“Harkening back to Olivia de Havilland in The Dark Mirror and beyond, there has to be a good twin and an evil twin, and director John Hough employs plenty of mirror imagery, even extending to the Count being the reflection of Weil. The horror elements may be routine, but Twins of Evil has interesting themes that belie its surface novelties.” The Spinning Image
“The script dealt with a potentially interesting confrontation between vampires and puritans, but the ambiguities are never explored and the potential clash of sensibilities remains unexpressed. Pater Cushing’s part as the puritan witchhunter is wholly insubstantial and again the emphasis is limitingly on sex…” David Pirie, A New Heritage of Horror
“John Hough’s direction stirs interesting characters into a cracking tale and Roy Stannard’s magnificent sets are outstanding. Harry Robinson’s rousing title theme march pounds out at timely moments throughout the story […] Twins of Evil is a thrilling movie, and one of several diamonds in Hammer’s jewel-encrusted crown.” Tim Greaves, Ten Years of Terror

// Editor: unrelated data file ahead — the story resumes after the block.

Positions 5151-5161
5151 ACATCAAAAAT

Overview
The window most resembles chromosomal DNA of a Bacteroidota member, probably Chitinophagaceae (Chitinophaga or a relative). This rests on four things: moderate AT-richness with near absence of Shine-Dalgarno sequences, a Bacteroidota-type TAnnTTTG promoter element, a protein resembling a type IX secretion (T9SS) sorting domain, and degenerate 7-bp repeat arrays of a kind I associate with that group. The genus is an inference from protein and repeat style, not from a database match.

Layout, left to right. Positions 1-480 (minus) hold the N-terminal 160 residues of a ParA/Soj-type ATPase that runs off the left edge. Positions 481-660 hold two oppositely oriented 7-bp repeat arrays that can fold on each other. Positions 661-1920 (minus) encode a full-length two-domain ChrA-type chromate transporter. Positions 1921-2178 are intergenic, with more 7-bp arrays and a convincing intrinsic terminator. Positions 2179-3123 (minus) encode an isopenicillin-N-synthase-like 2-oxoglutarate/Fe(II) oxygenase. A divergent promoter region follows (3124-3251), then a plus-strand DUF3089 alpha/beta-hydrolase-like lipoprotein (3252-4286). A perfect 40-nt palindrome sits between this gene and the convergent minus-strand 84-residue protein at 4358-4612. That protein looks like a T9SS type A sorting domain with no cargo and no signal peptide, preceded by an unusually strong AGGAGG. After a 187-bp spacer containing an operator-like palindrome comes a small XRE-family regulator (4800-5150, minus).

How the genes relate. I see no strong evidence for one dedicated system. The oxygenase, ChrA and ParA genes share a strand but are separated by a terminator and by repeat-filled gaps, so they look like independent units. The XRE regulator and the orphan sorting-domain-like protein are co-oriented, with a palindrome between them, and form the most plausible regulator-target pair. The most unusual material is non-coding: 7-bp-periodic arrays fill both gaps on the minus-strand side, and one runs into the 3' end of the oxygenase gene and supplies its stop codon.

“Though both dubbed, the Collinson’s do what’s needed of them, and if the film has a weakness, it’s Thomas, who’s a tad too bland to be a good nemesis, though one suspects even Christopher Lee might wilt in the incandescent heat of Cushing’s performance. It does feel more like a throwback to the kind of film the company was making a decade ago.” Trash City
“John Hough’s direction isn’t particularly flashy, and so it is really up to the performers to make Twins of Evil something worth watching, and they deliver in spades. Peter Cushing’s wife, Helen, passed away shortly before he began shooting the film, and he puts an unusual amount of pain into his role as the vicious self-appointed witchfinder of the Karnstein village.” Twitch
“Fast-paced and creatively directed, Twins of Evil is a prime example of Hammer horror at its best.” Gary A. Smith, Uneasy Dreams: The Golden Age of British Horror Films, 1956 – 1976
“Director John Hough was relatively new to the business when he filmed Twins of Evil and he generally lacks any flair – dialogue scenes in particular are shot in a distinctly television style with simple full face shots of the speaking actor. Surprisingly, the film does boast a couple of very nice set pieces – notably a castle courtyard towards the end of the film, bathed in coloured light with plenty of ground fog that would impress many of the top Italian horror directors.” Dread Central